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Auxiliary Trooper of the Quarter

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Aux. Lt. Dowling

Congratulations to Florida Highway Patrol Auxiliary Lt. Montie Dowling, Troop F, Clewiston. FHPA selected Dowling as its Trooper of the Quarter for quickly using his skills and training to provide first response on the scene of a fatal crash. While traveling with his family, off duty, Dowling observed a crash between a car and a bus carrying numerous passengers. At least five individuals were ejected from the bus as it turned over. Lt. Dowling, using his FHPA training, called 911, got his traffic vest out and started administering first aid to the injured. He was the first responder on the scene until Emergency Medical Services arrived. Two people died in the crash, and all the other passengers were either ground transported or air lifted out of the area. Dowling exemplified what an FHPA trooper is all about, serving and giving of his time to others in need.


Related News Article

Off-duty FHP Lt. witnessed fatal crash
Published in the Sebring Highlands Today & Tampa Tribune
February 25, 2010

LAKE PLACID - Florida Highway Patrol Auxiliary Lt. Montie Dowling helped operate a rollover exhibit at the recent Lake Placid Country Fair.

The cab of the S10 pickup truck would spin on a motor and throw the two dummies inside the vehicle out of its windows.

Driving back to his Lake Placid home Monday afternoon with his wife and 91-year-old father in law, an off-duty Dowling saw the real thing on U.S. 27., when a tour bus full of senior citizens rolled over after being hit by a car.

"I just saw a white streak go across the road and (was) not even sure I knew what it was at that point," he said Wednesday. "And then I saw dust fly, so you can see that, of course you know somebody's rolling.

"And then I saw bodies coming out of the bus."

Dowling, who has been a volunteer with the FHP Auxiliary for three years, underwent 350 hours of training as a first responder. That training was put into action after he called 911 and immediately went to help the crash victims.

The first people he came upon were seven who had been thrown out of the bus.

"Surprisingly, they weren't (hurt) too bad," Dowling said.

The lieutenant assessed their injuries, told them to sit tight, remain calm and wait for emergency personnel to arrive. From there, it was off to help those still inside.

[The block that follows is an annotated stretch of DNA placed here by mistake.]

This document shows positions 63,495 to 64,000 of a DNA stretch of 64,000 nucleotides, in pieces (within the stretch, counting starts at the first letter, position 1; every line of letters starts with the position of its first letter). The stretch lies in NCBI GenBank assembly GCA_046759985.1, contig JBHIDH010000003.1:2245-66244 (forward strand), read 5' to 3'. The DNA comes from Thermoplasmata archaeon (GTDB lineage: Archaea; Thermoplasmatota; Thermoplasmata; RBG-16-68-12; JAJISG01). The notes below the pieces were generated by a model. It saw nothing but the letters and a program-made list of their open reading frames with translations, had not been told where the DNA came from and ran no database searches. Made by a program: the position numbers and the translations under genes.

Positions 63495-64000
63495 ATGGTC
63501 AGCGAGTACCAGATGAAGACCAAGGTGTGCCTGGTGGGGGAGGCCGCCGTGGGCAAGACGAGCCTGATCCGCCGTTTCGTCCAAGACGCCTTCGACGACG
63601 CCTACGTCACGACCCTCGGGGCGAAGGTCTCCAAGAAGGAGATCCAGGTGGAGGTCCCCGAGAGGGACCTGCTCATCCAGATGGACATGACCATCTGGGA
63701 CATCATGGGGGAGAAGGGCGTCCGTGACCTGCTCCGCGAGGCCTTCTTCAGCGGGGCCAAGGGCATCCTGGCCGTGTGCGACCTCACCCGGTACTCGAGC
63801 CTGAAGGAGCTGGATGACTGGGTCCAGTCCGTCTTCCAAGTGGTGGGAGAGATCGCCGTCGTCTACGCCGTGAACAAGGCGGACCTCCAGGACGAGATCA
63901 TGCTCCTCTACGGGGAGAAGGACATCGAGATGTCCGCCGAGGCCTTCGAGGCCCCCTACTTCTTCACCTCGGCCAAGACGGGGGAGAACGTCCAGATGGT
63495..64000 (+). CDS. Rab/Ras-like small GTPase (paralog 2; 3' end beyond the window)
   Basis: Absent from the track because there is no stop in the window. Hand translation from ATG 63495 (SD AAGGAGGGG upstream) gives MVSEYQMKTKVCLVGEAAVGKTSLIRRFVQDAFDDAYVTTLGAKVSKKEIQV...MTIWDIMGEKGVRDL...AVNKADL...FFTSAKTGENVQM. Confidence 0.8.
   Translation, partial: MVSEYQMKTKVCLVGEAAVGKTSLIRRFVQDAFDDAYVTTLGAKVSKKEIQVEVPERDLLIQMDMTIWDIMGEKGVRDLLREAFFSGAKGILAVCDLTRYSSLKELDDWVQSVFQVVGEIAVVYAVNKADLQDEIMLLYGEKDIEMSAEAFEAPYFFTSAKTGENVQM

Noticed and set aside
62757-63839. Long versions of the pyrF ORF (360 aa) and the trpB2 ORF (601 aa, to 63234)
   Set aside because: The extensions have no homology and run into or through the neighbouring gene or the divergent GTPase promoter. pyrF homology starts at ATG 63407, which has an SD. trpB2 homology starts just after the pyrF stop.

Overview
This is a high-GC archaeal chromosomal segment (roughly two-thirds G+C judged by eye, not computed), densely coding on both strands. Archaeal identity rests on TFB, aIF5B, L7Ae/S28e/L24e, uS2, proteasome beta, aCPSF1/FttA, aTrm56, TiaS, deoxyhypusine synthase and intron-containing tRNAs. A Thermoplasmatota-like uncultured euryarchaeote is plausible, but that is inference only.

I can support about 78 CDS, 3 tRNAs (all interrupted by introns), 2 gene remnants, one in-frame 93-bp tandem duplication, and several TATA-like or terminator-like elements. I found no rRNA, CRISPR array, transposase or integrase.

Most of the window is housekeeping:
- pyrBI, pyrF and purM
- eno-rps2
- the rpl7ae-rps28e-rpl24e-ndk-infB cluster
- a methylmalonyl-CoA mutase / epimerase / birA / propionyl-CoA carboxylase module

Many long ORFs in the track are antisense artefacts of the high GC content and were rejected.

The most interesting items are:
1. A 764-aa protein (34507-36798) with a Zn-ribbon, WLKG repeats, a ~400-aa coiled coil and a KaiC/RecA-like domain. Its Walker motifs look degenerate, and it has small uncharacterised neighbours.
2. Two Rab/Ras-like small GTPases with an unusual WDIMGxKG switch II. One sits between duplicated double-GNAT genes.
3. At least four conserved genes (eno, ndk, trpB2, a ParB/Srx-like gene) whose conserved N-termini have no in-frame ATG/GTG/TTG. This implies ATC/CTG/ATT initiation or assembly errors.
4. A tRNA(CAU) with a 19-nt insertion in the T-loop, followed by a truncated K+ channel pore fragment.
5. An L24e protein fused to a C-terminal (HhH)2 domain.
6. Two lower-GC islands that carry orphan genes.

"I looked in and it was just tangles of bodies, people all over each other," Dowling said.

Inside the bus was a group of very quiet passengers who were waiting for help to come, according to Dowling. The first person he came to was a man who said he thought his leg was broken. Another man suffered a bad shoulder injury.

"I started kind of untangling the bodies, checking each of them to see ... what the injuries were," Dowling said. "There was quite a bit of head injuries."

Dowling's wife and father-in-law stayed in the car while he tended to the victims. With her in the back seat and him dozing in the passenger seat, neither of them saw the accident happen.

"They really had no idea what was going on," Dowling said.

His father-in-law timed the emergency crews' response. Thirteen minutes was the count.

All hands on deck

Highlands County EMS Director Steve Coltharp didn't have an exact count Wednesday on the number of emergency personnel who helped tend to the 30 passengers who suffered injuries in the accident.

However, the agency list was quite extensive: Highlands County Fire Services, Highlands County EMS, Positive Mobility, Aeromed, DeSoto City and Leisure Lakes volunteer fire departments, the Highlands County Sheriff's Office and mutual aid from Polk and Hardee counties.

Firefighters from Highlands Lakes, West Sebring and Sun 'n Lakes South were on standby, according to Coltharp. Nurses from Hope Hospice arrived to help once they heard about the accident, as did off-duty EMS personnel.

Bystanders also came to help and "rose to the level of expertise of whatever they could do," Coltharp said.

The Highlands County School Board sent a bus to help transport patients to area hospitals. When the victims were placed on backboards, the bus proved ideal in getting them to emergency facilities.

"We just lay them right across the seats, on top of the seats," Coltharp said, adding that seven were transported to hospitals by school bus.

Paramedics unfortunately could not help all of them. Two passengers, John Roy, 79, of Cohasset, Mass., and Joan Horsch, 78, of Abingdon, Va., were pronounced dead at the scene.

The driver of the 2010 Mercury Marquis that hit the Sunburst tour bus, Betty Adams, 81, of Lake Placid, was not injured in the accident. No charges have been filed against her at this time, according to the FHP.

As bad as Monday's crash was, Coltharp said it could have been a whole lot worse. He praised not only the emergency personnel and bystanders who assisted the patients, but also the patients themselves for remaining calm throughout.

Dowling called seeing the accident "surreal." His "tunnel vision" then kicked in as he pulled off the side of the road, grabbed his FHP vest and started helping those in need.

"You've got to block out everything else and go and you do what you were trained to do," he said.

 

 
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